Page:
«''?«» ; uiu», irami irom witnin as well us from ?without the house, firearms were telling upon them, there was no answering shot on theit side to eive them confidence. It was only when they found themselves thus deserted that they had fairly fled The Birdcatchei and Morouya hung on their rear pursuing them amongst the ranges aa long as there was a chance of obtaining a shot at their scattered and retreating rank* ; but the swift-footed Mucks, in their precipitate flight, soon led them far from the home stead, and though eomewhat unwillingly they de fciated from further pursuit, and wended their way back to the now ruined farmhouse. On reaching Wrong, they found there only two of the servants who had been left in charge of the cap tured bushrangers. From these they learnt that Evetington and Ralph, and a number of the assigned servants who had volunteered to accompany them, hud started off in the hope of intercepting the marauders who had so cunningly succeeded in at least one portion of their enterprise ? the carrying off of Jane Arnold. The Uirdcatcher heard the par ticulars of the night attack and the meanB by which Sick had succeeded in effecting his share in the scheme of villainy, with unfeigned emotion. Anxious as he w»s to aid her, he yet knew that the utmost ?care and circumspection was necessary, in order to -succeed in his object. He listened then attentively to all the details of the capture, in so far as they were known to those left behind, and then communicated them carefully, and with his own comments, to Motouya, in whose judgment and advice he had the fullest confidence. Aware that with hii companion, mote than with himself, lay the hope of rescuing the unfortunate maiden from the dire fate that awaited her, he left no point untouched, in asking Morouys'a counsel that would, in his opinion, bear jipon 'the subject they had to consider. With the deepest attention Morouya, listened to all that the liirdcatcher had to say, never so much as interrupting him with a question. When he had finished, without bo much as making an answer, except the one word 'Good! ' he tore off an armful of strips from the bark that had served to roof the house, and twisting one or two of them into a torch, lighted it, and at once proceeded to examine the orifice by which the girl had been taken ofl. Close to the house the ground was much trodden by the footmarks of the natives, and the dead body of the black, Btruck down by Ralph, lay immediately outside. They had thus to take a wide circuit in order to meet with that they wanted, the mil of the white marauders. I'tom the judgment that Morouya had formed,' they were net long in arriving at a cer tainty in this respect, for at about fifty paces from the hut, Morouya halted, and calling the liirdcatcher over to him, pointed with grim satis faction to the deeply indented footmark of Lick firmly impressed upon the soil, by means of the burden he had borne in his armB, and clcne alongside was the broad track of his companion Beardy Charley. As do attempt had been made to conceal the trail, bat little labour was required to follow it. It led across the paddock to the fence, where, as if to assure them a fragment of Jane's dress, torn off by a Bplinter of the rough split wood, hung glittering in the moonbeams. . Crossing the fence, the trail became more difficult to follow, through the dry bush, but, as the footprints pointed directly to the creek, as though the marauders had headed directly to it, Morouya, following out the idea he had previously conceived, struck off at once to the water's edge, and then followed along the bank, with a watchful eye towards any indication of the passage of the robbers. With the most careful scrutiny, they scanned the soft earth on the margin of the stream, examined the adjoining banks, and searched the impending scrubs ; and soon their patient exertions were rewarded, for, at a spot where the bank ran shelving off into the water forming a com modiouB landing place, the tracks of feet were again 'distinctly visible in the muddy soil, all coming down to, and none going back from, the water. The thick bush of ti-tiee that overhung the water frem the Bteep bank alongside was broken down and parted, showing evident traces of having been the recent hiding place of a boat. ' Well,' exclaimed the Birdcatcher, as his eye took in all these particulars, ' that Dick is a cunninger scoundrel than I took him for. He mutt have made pietty sure of his game when he went and fetched the boat up here afore hand, all ready to carry her off ! I'm afeard we shall have a job with him, Morouva.' Morouya gazed upon the track, and then turned his eyes out upon the placid waters, as though he would seek upon tneir unruffled surface the broad furrow left by the bout's keel. 'Tie croppy is wise,' at length he said, ' the eye of Morouya is sharp, but it cannot find the track of a canoe upon the waters.' Then turning suddenly to the Birdcatcher, he asked, ' Will Billy follow the croppiesr' '?1 should like to,' answered the Birdcatcher, ' but to follow them by water we shall have to wait till morning to make a cinoe, and then it will be barelv fit to carry us by night time.' ' The morning will be too late. If Billy intends to go, it must be now,' responded Morouya. ' What do you mean ':' asked the liirdcatcher, not gathering the other's meaning. ' Morouya catches the fish in the waters of the Barranjuee,' replied his companion; 'theBarran- juees are blind; the canoe of Moruya float upon their waters, and they cannot see it.' ' You've got one then, have you i' exclaimed the Birdcatcher, in high glee ; ' Come, then, and lose no time. Let's get it.' 'Billy must wait,' responded Morouya; 'Mo- rouya must cross the water and fetch it. Billy will .mind the guns, and keep the powder from getting wet.' So saying, he laid his mueket carefully down by the side of his companion, on the top of the bank, handed fcim his powder and shot, and then, with 8 quiet motion that scarcely rippled the waters he parted, he sank into the stream, and swam noiselessly towards the opposite shore. The Birdcatcher occupied himself in ruminating over the adventures of the last few hours, but more «special'y turning his thoughts upon the capture of Jane, ana more especially balancing in his mind the probabilities of overtaking the ruffians who had carried off Jane Arnold, and the course they had most likely pursued. He had been thus engaged only a very short time, when his acute ear caught the almost in audible sound of the slight plash of Morouya's voomera, as by that means he propelled his light bark canoe sctoeb the waters). Swift as an arrow, the fragile vessel shot across the creek, and touched the bank near to where the Birdcatcher stood. 'The canoe of a Barrunjuee,' said Morouya, 41 would not have remained a day in the waters of the Colo. Even the children would have spied it out. But the Barrunjuees have ejes only for the houses of the whites. They watch only that they may have a chance to steal.' ' It don't look like proper caution on their parts,' replied the Birdcatcher, as he handed bis own and Morouya's weapons into the canoe. 'They must htve walked about asleep, not to bare seen it.' As he concluded, he stepped carefully into the little . vessel, sitting down on his heels, after the mmner adopted by the blacks. Then taking up a second itoomera that lay in the boat, he proceeded to assist in propelling the vessel. In this manner, he, on the one side, and Morouya ton the other, the little bark was shot along swiftly, but noiselessly down the stream towards its opening into the lake. Carefully keeping under the shadow of the high and thickly-wooded b»nke, no sound occurred to break the deep repose into wb ich all nature seemed to be plunged, eave when some family of wild ducks feeding amidst the sedges neu the bank were startled at their ap proach, or when some shoal of fish through which they passed shot in long phosphorescent streaks along the water, and leaped into the air to escape the enemy which they conceived to be pursuing them. Rapidly they proceeded until the banks of the creek receded more and more from each other, and before them opened out the noble and picturesaue sheet of water, still known by it* native name of Tuggerth. At the mouth of the creek were usually congregated .myriads of ducks, teal, divert, and other aquatic birds, 'blackening the surface of the waters by the vastaess of iheir numbers, These were now all crowded together on the western bank of the stream; and Morouya, without speaking, pointed this fact out to his com piniM, directing his attention to it simply by a nod of {be head towards that quarter. ' Yet,' said the Birdcatcher, in & whisper, in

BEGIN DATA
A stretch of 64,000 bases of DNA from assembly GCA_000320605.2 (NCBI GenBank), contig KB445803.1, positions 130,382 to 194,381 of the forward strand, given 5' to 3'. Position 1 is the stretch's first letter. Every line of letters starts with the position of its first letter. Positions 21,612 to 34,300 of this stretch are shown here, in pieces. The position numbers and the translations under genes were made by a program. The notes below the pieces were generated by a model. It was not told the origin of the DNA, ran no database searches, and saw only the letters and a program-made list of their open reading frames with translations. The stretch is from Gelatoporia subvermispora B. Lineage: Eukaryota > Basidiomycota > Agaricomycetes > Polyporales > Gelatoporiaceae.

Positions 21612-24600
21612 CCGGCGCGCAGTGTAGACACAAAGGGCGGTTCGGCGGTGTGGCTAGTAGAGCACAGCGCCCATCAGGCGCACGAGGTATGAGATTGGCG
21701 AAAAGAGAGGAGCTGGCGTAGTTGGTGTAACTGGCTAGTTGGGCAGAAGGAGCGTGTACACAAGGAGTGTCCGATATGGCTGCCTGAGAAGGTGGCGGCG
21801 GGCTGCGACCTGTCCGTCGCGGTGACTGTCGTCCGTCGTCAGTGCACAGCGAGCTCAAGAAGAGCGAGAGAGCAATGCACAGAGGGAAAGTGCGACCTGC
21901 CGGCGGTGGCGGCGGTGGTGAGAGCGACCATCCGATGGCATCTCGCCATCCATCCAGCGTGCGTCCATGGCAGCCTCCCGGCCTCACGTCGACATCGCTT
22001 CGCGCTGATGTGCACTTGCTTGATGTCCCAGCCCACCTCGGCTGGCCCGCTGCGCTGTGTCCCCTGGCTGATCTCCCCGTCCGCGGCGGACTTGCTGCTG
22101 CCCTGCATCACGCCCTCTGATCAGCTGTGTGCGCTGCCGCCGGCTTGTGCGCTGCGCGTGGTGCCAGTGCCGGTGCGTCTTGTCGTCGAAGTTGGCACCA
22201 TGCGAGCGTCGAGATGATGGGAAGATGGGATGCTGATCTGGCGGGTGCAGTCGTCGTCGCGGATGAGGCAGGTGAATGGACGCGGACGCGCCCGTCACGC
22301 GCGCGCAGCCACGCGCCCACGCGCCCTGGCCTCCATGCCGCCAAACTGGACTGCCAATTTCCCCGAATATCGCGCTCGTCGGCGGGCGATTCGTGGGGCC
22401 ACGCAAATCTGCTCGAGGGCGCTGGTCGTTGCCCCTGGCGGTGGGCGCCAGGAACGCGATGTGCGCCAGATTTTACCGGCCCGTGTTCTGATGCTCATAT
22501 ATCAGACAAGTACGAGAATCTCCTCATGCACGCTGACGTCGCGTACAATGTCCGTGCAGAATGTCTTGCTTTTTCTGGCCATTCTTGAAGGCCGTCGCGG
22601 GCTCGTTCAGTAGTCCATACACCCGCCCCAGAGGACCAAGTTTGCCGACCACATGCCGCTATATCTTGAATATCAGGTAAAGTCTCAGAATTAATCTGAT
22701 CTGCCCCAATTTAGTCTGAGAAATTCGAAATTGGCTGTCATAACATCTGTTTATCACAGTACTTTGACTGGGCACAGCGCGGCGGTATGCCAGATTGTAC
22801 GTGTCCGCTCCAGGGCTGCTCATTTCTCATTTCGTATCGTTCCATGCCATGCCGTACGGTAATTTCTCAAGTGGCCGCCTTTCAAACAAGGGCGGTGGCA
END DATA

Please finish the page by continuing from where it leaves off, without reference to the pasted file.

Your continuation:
answer to the information thus mutely conveyed ; ' the ducks, poor dumb things as they are, tell us as plainly as if they could speak that something has pasted here, near the eastern bank. And it hasn't been very long since either, for the poor skeered crea tures haven't barely begun to spread out to their fetding yet.' With this encouragement, and now convinced that they were not very far, being those whom they were pursuing, they renewed their exertions, and having patK d round a long, low, narrow neck of land, that ran out far into the waters, they found themselves flowing on the bosom of the lake. (To be continued.)